For purposes of this specification and the accompanying claims, the term “drug” refers to any material which is delivered for purposes of therapy. Intended therapy may work by, for example, a physiologic mechanism or a simple physical effect. The term drug therefore specifically includes, but is not limited to, water, saline solutions, vasoconstrictors, antihistamines, steroid compounds, decongestants, aroma-therapy agents, plant extracts, oils, anti-inflammatory compounds and antibiotics as well as any combination thereof. A drug may take many physical forms, including but not limited to, a liquid, a powder, a gel, an emulsion, a gas, and a solid. It will be appreciated that those solids which have a high vapor pressure at room temperature, i.e. those which tend to sublime, are more suited for use as a drug in the context of the present invention than those solids with a low vapor pressure at room temperature.

For purposes of this specification and the accompanying claims, the term “patient” refers to any person or animal using the device of, or practicing a method of, the present invention.

Referring now to the drawings, a narrative description of the component parts of a device 20 for upper airway treatment, and their workings, will be presented.

Device 20 for upper airway treatment (FIG. 8) includes a disposable cassette 30 (FIG. 3) having a first opening 32 or 67, a second opening 34 or 67 and an interior volume 36. In some cases, one first and second opening may be used for aerosol delivery of a drug (e.g. 32 and 34) and a second first and second opening may be used for suction of unwanted secretions from an airway (e.g. pair of 67). Cassette 30 typically is supplied as a sealed unit containing a pre-measured dose of a drug. In order to reduce risk of infection during use, cassette 30 is often supplied in a sterile wrapper which serves also to seal holes 32, 34, and 67 prior to use. This insures that the premeasured dose of drug will remain in cassette 30. Alternately or additionally, each of holes 32, 34, and 67 may be sealed with an openable region and perforations as described hereinbelow for partitions 40 and 42. Alternately or additionally, mechanism 64 for opening may seal one or more of holes 32, 34, and 67. Alternately or additionally, mechanism 64 for opening may be employed to break a seal on one or more of holes 32, 34, and 67. Alternately or additionally, valves 88 or 90 may be employed to break a seal on one or more of holes 32, 34, and 67 as cassette 30 is connected to airflow generator 80.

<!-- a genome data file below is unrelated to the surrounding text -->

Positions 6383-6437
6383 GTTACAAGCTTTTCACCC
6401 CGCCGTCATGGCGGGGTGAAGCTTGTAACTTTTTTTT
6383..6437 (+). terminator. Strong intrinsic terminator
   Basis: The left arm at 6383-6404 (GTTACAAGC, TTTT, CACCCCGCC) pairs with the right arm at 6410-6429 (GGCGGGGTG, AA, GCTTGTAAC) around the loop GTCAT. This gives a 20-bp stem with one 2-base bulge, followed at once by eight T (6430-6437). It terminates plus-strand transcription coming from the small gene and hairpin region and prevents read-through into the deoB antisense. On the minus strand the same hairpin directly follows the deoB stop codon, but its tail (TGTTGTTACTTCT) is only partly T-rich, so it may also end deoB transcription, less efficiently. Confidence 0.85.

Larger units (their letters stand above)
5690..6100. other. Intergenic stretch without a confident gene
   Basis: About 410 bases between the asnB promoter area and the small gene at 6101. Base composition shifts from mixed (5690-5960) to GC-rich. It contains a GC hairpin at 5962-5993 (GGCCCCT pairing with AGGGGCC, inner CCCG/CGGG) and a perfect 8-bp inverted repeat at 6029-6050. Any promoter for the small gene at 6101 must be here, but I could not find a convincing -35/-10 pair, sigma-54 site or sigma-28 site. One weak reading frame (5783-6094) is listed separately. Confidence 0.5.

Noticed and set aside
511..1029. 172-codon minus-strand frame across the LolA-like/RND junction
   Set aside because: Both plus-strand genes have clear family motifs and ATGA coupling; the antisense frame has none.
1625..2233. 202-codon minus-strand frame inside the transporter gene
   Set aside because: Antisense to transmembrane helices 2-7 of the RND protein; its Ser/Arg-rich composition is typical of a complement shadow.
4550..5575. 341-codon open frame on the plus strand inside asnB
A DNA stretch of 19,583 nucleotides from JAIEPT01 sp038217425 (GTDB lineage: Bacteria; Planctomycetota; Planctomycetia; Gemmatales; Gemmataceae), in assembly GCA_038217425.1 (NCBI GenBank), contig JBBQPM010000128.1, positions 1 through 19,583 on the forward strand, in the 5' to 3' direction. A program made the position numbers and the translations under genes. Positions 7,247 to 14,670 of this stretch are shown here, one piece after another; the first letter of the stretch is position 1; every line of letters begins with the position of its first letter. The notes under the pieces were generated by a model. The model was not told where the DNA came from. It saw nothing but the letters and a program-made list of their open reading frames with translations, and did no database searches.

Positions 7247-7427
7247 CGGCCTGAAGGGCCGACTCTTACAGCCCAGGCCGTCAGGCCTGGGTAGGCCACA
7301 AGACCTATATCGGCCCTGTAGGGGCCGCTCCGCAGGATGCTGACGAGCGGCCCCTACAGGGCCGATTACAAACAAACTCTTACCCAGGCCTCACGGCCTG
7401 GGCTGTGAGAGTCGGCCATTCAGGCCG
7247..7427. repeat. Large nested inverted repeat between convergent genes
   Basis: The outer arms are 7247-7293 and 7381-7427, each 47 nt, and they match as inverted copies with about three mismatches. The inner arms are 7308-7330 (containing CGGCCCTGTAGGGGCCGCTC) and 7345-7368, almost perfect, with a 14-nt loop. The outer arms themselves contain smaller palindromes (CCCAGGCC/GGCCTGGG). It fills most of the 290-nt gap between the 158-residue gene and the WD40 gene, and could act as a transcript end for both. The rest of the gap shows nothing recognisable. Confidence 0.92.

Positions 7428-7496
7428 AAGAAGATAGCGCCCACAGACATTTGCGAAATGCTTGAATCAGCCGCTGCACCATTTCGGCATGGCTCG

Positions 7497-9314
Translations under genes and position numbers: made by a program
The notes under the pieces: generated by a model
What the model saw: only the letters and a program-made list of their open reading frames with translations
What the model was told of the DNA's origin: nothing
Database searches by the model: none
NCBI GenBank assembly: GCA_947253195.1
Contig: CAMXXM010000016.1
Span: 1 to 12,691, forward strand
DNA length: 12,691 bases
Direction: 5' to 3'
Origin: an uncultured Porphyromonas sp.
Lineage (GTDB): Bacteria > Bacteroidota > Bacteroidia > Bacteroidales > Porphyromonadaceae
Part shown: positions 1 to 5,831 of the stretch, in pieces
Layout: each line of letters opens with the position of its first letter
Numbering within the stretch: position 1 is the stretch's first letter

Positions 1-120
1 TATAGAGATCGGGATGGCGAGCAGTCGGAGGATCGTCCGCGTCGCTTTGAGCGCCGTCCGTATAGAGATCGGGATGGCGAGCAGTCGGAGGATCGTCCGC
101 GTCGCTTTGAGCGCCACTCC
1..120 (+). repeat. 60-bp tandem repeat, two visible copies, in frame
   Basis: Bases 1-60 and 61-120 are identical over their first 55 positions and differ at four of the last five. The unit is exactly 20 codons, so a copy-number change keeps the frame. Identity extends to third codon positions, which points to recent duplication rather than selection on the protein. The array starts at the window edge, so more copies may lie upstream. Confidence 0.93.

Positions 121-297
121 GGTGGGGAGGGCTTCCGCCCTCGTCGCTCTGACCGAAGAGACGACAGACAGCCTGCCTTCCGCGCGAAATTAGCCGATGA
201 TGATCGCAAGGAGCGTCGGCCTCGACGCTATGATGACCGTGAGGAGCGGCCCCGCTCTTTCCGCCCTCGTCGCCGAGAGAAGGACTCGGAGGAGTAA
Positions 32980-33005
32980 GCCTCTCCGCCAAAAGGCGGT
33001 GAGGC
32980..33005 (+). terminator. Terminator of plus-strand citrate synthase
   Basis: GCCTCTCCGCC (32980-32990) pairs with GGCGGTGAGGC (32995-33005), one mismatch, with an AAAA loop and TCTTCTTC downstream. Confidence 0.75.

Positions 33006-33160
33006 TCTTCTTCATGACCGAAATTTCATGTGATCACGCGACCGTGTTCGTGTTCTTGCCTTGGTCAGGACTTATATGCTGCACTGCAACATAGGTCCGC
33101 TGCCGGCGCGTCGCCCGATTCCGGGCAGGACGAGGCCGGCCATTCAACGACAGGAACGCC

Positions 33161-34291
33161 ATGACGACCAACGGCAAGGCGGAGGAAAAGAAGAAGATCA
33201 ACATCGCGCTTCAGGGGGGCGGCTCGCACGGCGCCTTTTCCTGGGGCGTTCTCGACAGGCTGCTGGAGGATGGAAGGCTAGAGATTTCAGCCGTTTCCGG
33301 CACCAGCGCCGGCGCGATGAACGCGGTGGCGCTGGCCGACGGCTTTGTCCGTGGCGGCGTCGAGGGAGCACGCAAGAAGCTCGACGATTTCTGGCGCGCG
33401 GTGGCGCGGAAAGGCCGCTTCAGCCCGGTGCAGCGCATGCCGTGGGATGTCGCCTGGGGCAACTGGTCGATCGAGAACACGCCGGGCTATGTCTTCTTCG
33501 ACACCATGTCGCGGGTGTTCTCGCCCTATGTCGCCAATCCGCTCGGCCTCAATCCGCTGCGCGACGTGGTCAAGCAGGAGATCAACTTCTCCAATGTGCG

Cassette 30 is connectable to an airflow generator 80 (FIGS. 1, 2, 8 and 10) by means of first opening 32 or 67. Airflow generator 80 is manually operable and relies upon ambient air to create a flow of air. Compression of a compressible elastic container 82 causes the flow 54 of air to be in a first direction, outwards via outlet valve 88. When cassette 30 is attached to airflow generator 80 during compression, this causes airflow 54 into interior volume 36 of cassette 30 via first opening (e.g. 32, as pictured in FIG. 3) allowing aerosl delivery of a drug from second opening 34.

Subsequent expansion of compressible elastic container 82 causes the flow 56 of air to be in a second direction, inwards via intake valve 90. If cassette 30 is connected to valve 90 during this expansion, airflow will be in a second direction 56, facilitating suction of unwanted secretions from an airway. Although pictured as separate valves, valves 88 and 90 may be a single variable direction valve according to some embodiments of the invention. According to some preferred embodiments, valve 90 takes in air only when external pressure is applied, for example by a finger or by spring holders 83. According to preferred embodiments of the present invention, airflow generator 80 may include a flattened cassette-accommodating portion 79. According to additional preferred embodiments of the present invention, airflow generator 80 may be equipped with one or more springs 85. These may be either externally mounted on mounting arms 81 containing spring holders 83 or inside elastic container 82. Compressible elastic container 82 may be divided into an elastic portion 84 and an inelastic portion 86. Elastic portion 84 may be strengthened by rigid rings 92.

When airflow generator 80 is connected to disposable cassette 30, it is capable of generating a flow of air through disposable cassette 30 in at least two directions. This means that aerosol delivery of a drug residing in internal volume 36 of cassette 30 may be accomplished if the flow of air is in a first direction into internal volume 36 of cassette 30 via a first opening (e.g. 32) and outward from the internal volume via a second opening (e.g. 34) towards an airway of a patient. Further, suction of unwanted secretions may be accomplished if the flow of air is in a second direction into internal volume 36 of cassette 30 via a first opening (for example 32, 34 or 67) and outward from internal volume 36 via a second opening (for example 32, 34 or 67) towards the airflow generator. Open holes (for example 32, 34 or 67) may be covered, for example by a finger, during use of device 20 for suction.